In his newest book (to be released in North America on Oct 1), “The Galapagos Islands: A Spiritual Journey,” Brian McLaren includes words shared with him by Jim Bear Jacobs, a member of the Stockbridge-Munsee Mochian Nation: “You people of European descent tend to think of events occurring on a timeline. An event that is distant on that timeline is distant to you. But we indigenous people think of events primarily occurring in a place. Whenever we are near that place, we are near that event, no matter what has happened. For us, places hold stories. Places become sacred because of the stories they hold.”
On Saturday evening, September 7, I had a few hours to myself so I took my first walk around Oxford in seventeen years. I was walking along St. Giles’, toward Regent’s Park College. I wanted to walk by the College where I had spent a semester researching early Baptist history. I also wanted to grab dinner and a drink at the Eagle and Child. When suddenly I noticed… I noticed the red phone booth.
I had not thought about that phone booth in seventeen years. I was not on a holy pilgrimage to return to this sacred place. An hour before I would not have even known it was sacred, even remembered its existence.
But there it was. And as I approached, my stride slowed and stopped. I leaned against the building on the sidewalk’s other side and gazed. It was here some seventeen years ago that I anxiously fled from the archives of Regent’s Park to call my finance, Jenny. She had messaged me (the old-fashioned IM way, laptop connected to ethernet). She told me to call her ASAP, something was very wrong with my father. I could sense the panic, the gravity. I quickly ascended the stairs from the basement archives and made my way to the nearest pay phone. I fumbled for the pre-purchased international calling card in my wallet, hands shakingly dialling (yes, I remember). It was in this red phone booth where I suddenly realized my dad who to my knowledge had been perfectly healthy the day before, was likely dying.
I took a deep breath Saturday evening. I wasn’t filled with grief. I was not suddenly saddened by the encounter. I did feel the gravity of the place pressing in upon me. Who knew, I sure didn’t, that along a street in Oxford I would stumble across a place that held time for me, held it there all these years.
Of course, it has changed as have I. Indeed, I’m a bit surprised it is still there, useless now. There is no longer a phone in the booth. There is a bit of graffiti on one side and I suppose it is a good place for classic pictures or to temporarily house other activities I choose not to ponder.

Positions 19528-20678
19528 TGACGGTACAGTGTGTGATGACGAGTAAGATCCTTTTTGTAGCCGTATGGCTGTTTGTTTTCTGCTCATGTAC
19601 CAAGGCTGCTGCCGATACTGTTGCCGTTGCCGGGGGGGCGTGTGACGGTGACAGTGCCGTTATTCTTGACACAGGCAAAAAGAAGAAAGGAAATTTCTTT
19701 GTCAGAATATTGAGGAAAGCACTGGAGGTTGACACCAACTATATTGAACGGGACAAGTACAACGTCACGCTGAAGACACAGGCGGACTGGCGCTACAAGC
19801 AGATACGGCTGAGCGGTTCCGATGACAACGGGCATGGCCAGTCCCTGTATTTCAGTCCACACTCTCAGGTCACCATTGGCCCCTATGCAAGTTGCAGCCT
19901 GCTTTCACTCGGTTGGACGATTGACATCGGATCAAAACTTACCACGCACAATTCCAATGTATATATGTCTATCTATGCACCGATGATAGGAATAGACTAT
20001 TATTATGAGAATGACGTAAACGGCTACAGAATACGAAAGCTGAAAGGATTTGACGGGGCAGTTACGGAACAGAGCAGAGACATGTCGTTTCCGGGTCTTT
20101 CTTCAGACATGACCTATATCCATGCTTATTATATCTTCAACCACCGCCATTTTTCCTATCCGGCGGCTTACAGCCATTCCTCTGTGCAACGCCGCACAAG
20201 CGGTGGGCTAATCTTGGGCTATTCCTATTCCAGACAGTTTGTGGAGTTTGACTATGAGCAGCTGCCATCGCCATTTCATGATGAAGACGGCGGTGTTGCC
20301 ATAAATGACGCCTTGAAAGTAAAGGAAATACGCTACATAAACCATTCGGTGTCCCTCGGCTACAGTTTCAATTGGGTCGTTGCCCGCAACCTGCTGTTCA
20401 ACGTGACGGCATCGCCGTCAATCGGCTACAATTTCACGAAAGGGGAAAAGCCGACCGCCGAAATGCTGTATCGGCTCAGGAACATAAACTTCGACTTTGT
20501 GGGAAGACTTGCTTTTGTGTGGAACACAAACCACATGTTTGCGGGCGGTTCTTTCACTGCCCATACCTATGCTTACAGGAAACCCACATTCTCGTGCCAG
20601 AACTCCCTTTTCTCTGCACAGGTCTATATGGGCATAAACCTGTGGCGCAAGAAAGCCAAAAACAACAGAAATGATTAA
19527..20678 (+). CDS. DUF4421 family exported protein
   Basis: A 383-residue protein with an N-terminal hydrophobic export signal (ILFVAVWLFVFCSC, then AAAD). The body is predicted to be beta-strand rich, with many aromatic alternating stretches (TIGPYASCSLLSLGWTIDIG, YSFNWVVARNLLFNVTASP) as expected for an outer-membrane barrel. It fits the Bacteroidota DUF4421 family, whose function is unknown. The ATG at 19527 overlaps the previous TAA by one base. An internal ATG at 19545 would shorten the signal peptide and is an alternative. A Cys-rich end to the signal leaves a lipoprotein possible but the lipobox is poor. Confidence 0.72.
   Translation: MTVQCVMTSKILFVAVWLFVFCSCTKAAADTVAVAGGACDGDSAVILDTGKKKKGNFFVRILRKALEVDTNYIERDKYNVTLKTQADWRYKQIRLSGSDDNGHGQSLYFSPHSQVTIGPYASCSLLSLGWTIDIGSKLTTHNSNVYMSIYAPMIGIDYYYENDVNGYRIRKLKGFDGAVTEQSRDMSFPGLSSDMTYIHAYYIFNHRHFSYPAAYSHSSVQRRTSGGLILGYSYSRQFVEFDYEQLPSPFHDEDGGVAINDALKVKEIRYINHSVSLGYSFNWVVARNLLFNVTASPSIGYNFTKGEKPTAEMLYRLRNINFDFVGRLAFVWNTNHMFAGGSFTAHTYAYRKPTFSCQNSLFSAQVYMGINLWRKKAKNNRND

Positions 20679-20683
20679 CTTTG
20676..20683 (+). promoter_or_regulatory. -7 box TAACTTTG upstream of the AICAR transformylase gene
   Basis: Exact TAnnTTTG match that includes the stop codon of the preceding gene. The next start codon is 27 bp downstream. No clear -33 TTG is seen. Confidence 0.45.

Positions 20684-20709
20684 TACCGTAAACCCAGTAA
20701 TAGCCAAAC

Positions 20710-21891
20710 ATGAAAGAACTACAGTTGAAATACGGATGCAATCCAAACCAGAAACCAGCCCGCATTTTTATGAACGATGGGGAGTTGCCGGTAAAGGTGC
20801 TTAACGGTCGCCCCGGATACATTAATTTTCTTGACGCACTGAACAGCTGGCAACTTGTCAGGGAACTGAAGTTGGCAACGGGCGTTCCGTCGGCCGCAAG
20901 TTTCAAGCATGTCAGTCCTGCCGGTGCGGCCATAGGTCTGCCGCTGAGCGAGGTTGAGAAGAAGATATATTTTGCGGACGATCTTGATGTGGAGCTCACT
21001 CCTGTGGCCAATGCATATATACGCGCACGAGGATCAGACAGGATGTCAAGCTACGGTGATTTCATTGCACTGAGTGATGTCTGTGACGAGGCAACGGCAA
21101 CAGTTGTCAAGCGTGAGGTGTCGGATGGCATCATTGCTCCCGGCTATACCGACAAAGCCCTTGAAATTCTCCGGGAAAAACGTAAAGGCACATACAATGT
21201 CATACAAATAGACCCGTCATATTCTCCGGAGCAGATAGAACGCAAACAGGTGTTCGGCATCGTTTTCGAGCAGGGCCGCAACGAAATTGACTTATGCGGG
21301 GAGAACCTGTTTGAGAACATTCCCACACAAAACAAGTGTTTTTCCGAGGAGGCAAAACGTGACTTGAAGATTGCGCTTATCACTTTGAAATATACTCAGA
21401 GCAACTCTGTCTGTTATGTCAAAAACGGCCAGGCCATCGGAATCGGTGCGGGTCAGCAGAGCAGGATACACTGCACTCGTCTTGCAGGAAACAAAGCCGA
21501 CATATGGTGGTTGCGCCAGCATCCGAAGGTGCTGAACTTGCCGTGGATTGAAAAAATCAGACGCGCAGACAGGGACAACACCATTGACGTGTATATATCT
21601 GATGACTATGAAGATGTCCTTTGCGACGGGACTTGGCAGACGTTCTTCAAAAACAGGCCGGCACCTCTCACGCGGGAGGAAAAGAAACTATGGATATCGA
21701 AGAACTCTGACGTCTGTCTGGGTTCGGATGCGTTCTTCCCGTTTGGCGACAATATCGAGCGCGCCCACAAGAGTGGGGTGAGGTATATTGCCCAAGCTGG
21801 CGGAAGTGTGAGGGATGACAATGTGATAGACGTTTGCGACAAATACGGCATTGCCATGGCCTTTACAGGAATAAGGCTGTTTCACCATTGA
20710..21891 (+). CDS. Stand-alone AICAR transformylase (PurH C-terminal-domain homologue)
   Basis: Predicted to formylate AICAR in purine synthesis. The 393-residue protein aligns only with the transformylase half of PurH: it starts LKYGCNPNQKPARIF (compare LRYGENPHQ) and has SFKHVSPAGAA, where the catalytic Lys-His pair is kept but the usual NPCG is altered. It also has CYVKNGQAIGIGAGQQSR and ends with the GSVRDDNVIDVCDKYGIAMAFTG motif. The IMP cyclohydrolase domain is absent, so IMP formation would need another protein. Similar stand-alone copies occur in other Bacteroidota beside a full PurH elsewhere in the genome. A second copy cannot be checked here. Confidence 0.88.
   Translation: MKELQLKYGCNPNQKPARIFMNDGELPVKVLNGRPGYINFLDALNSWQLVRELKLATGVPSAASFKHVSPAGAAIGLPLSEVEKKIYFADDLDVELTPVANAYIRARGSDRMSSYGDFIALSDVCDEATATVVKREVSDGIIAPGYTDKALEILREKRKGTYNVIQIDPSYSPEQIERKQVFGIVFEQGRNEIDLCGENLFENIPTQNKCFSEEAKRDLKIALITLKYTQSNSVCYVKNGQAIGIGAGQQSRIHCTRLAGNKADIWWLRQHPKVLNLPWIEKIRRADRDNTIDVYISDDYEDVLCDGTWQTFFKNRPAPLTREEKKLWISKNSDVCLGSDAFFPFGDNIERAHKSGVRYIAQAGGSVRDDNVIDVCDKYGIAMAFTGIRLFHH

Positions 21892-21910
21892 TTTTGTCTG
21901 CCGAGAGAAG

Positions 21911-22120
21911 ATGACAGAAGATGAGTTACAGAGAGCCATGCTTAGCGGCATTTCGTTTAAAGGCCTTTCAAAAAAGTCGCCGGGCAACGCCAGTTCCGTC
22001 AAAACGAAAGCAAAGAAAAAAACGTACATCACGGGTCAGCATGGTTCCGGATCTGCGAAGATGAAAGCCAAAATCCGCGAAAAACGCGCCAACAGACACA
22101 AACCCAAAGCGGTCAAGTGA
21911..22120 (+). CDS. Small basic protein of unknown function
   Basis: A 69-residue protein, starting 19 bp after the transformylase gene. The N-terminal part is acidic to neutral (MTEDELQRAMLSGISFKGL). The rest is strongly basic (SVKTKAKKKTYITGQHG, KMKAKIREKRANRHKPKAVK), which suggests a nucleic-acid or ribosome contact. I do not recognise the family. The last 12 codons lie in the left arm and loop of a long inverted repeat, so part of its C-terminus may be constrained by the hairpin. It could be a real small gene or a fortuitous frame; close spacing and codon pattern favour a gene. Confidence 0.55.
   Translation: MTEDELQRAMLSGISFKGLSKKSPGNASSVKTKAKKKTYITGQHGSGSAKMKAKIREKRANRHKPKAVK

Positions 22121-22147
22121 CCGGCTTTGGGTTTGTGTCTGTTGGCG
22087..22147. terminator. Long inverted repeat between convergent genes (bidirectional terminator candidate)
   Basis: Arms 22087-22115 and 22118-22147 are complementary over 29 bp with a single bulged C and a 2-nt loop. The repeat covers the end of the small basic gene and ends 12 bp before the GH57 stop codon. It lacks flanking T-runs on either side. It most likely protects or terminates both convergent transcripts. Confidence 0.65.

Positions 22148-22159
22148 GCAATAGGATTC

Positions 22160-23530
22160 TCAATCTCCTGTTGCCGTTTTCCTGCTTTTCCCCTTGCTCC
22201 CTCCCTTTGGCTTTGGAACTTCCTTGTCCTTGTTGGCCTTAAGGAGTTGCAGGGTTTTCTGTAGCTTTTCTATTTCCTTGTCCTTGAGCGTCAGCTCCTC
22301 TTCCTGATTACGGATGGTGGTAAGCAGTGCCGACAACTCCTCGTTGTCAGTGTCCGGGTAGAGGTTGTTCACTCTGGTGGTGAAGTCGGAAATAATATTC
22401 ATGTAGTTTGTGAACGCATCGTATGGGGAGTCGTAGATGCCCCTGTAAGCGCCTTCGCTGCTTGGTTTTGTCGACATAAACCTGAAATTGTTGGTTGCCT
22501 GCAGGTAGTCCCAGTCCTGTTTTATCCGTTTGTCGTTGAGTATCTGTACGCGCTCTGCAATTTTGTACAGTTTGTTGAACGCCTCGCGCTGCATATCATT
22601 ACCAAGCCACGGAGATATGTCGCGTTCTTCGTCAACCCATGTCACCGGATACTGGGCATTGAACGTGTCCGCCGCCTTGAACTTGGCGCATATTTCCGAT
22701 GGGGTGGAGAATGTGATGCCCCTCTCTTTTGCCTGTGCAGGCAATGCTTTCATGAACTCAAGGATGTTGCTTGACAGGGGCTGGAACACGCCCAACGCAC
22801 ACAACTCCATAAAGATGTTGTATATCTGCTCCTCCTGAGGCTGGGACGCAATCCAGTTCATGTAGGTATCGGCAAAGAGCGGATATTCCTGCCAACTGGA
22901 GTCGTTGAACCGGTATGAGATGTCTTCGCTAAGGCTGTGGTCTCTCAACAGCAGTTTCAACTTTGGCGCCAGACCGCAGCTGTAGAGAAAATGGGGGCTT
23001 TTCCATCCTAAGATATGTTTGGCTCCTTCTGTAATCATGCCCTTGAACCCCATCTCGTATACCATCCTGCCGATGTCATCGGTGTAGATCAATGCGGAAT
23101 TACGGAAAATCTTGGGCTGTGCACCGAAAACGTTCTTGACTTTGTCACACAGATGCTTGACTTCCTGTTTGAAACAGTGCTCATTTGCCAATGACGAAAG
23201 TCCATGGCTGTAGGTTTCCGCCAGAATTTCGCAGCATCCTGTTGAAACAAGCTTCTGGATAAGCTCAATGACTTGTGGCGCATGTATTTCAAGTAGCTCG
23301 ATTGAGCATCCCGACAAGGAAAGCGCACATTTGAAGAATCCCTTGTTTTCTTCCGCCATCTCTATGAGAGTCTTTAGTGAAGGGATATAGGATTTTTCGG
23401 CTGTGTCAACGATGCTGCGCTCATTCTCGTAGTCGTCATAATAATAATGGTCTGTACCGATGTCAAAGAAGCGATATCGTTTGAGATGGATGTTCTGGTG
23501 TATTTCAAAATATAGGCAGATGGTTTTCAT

Yes, this place has seen thousands upon thousands of students come and go. Tourists and scholars from all around the world have scurried by it. And I dare say no one has even known it is sacred. Sacred for me. A place of memory.
I walked on. Laughing. The phone booth no longer had a phone—I have changed too, a lot. My journey has carried me on, carried me to places within myself and within the world that I could not have imagined seventeen years ago. We’ve both changed.
And now, I pack my bags once again in Oxford to return home. Home is in a different nation now. My fiancé is now my partner of seventeen years. And tonight, I’m not packing in a panic. I’m not going home to say goodbye to an already unconscious father. I am going home to embrace my own daughter who has missed her father very much this last week. And for all of it… for the hard times that have helped make me who I am today and for the richness of this last week of conversations and learning and for First Baptist Halifax, a church I am so thankful to serve and for a larger progressive and affirming Baptist family that I have connected with this past week and for the sacred red phone booth on St Giles’ and most of all for the family that will greet me in Halifax, thanks be to God.
I have a hunch, as long as it is not uprooted, I will be seeing that phone booth again soon–next time, Jenny Bilderback-Edwards will be with me.